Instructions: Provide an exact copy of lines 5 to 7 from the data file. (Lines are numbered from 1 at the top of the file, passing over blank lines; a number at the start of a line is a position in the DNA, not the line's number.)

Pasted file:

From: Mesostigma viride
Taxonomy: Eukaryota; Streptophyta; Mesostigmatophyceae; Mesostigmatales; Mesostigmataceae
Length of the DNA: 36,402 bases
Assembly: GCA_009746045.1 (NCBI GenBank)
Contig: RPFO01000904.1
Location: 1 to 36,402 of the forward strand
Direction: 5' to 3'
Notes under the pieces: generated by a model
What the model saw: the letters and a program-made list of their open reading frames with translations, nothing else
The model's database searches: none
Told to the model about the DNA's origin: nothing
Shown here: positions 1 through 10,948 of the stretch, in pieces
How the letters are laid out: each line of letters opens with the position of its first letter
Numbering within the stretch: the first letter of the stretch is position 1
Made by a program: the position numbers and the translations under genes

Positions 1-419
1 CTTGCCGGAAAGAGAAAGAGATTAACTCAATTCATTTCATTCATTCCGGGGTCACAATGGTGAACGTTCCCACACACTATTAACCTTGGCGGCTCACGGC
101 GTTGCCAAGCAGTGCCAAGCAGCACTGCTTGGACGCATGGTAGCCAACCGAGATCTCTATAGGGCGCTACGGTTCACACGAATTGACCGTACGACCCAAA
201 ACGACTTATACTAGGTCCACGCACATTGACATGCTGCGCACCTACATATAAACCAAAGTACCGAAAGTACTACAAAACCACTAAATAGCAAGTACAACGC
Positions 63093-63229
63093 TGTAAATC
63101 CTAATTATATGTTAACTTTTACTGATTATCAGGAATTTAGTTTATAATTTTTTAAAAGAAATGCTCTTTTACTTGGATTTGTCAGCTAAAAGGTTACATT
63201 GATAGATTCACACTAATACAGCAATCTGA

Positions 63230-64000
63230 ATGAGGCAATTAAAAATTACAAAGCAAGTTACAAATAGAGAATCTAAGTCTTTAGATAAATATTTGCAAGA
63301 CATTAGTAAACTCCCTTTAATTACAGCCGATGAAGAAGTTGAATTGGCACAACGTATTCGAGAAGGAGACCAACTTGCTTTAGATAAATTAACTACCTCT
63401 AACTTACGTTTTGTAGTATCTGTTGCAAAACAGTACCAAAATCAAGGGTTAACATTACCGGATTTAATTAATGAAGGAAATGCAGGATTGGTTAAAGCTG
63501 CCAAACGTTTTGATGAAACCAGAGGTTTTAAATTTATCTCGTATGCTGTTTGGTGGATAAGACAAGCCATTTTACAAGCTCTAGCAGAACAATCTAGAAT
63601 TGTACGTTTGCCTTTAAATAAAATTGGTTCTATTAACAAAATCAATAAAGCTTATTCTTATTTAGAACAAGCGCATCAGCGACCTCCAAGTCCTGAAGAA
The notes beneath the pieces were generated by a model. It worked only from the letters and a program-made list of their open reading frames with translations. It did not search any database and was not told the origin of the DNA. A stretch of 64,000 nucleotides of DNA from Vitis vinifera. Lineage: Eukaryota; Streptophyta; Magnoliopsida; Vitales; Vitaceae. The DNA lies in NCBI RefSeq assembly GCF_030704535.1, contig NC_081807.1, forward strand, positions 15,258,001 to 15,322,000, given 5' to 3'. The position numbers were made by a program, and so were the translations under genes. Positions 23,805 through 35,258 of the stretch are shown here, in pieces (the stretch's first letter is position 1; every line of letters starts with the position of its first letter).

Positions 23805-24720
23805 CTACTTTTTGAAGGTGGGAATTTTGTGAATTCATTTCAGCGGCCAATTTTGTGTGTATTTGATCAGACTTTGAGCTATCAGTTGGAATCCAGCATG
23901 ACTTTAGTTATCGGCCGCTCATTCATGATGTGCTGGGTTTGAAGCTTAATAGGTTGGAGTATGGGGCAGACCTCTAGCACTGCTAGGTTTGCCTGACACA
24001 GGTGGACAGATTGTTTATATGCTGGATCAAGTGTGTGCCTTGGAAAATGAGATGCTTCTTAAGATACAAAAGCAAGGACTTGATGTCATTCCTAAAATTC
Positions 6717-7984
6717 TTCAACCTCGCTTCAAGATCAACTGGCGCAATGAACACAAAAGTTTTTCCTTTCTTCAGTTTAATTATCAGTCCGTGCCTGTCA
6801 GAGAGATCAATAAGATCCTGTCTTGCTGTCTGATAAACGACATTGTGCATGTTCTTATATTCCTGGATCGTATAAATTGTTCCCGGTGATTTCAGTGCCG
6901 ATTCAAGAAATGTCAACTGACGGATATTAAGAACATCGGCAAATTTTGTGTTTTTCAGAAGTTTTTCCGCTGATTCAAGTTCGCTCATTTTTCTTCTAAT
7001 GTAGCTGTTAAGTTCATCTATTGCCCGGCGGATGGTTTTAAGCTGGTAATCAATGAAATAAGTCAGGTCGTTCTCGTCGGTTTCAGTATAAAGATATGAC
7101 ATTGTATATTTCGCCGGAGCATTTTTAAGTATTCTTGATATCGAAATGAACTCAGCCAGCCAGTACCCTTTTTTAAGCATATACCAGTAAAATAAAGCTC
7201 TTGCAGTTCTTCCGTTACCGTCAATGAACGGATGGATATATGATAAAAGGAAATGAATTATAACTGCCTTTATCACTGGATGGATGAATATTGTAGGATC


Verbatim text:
Contig: RPFO01000904.1
Location: 1 to 36,402 of the forward strand
Direction: 5' to 3'